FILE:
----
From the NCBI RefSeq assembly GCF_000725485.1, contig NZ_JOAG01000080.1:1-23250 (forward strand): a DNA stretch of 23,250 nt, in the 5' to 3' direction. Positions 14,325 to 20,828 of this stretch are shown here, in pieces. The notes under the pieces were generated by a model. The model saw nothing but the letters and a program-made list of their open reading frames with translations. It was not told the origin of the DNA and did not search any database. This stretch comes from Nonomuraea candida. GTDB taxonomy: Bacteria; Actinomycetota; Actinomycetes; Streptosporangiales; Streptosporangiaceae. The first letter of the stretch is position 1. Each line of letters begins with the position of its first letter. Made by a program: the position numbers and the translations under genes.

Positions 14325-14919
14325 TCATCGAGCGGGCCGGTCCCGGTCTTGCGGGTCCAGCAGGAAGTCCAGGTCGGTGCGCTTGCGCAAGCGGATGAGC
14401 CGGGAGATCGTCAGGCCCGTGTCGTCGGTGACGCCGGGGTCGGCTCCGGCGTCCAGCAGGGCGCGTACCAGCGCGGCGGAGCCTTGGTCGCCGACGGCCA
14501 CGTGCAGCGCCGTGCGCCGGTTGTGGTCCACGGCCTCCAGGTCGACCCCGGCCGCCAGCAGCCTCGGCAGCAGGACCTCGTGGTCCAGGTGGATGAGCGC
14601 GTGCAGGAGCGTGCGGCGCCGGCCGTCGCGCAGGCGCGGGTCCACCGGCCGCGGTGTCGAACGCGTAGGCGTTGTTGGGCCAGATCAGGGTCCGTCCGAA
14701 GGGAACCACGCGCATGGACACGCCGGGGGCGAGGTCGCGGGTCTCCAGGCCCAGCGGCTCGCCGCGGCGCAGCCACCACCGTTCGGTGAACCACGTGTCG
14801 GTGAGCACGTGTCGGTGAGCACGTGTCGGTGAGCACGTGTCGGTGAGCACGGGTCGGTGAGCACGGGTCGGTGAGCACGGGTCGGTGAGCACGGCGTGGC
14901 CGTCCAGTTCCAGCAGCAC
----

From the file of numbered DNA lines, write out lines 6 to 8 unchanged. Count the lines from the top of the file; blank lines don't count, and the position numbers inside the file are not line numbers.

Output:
14601 GTGCAGGAGCGTGCGGCGCCGGCCGTCGCGCAGGCGCGGGTCCACCGGCCGCGGTGTCGAACGCGTAGGCGTTGTTGGGCCAGATCAGGGTCCGTCCGAA
14701 GGGAACCACGCGCATGGACACGCCGGGGGCGAGGTCGCGGGTCTCCAGGCCCAGCGGCTCGCCGCGGCGCAGCCACCACCGTTCGGTGAACCACGTGTCG
14801 GTGAGCACGTGTCGGTGAGCACGTGTCGGTGAGCACGTGTCGGTGAGCACGGGTCGGTGAGCACGGGTCGGTGAGCACGGGTCGGTGAGCACGGCGTGGC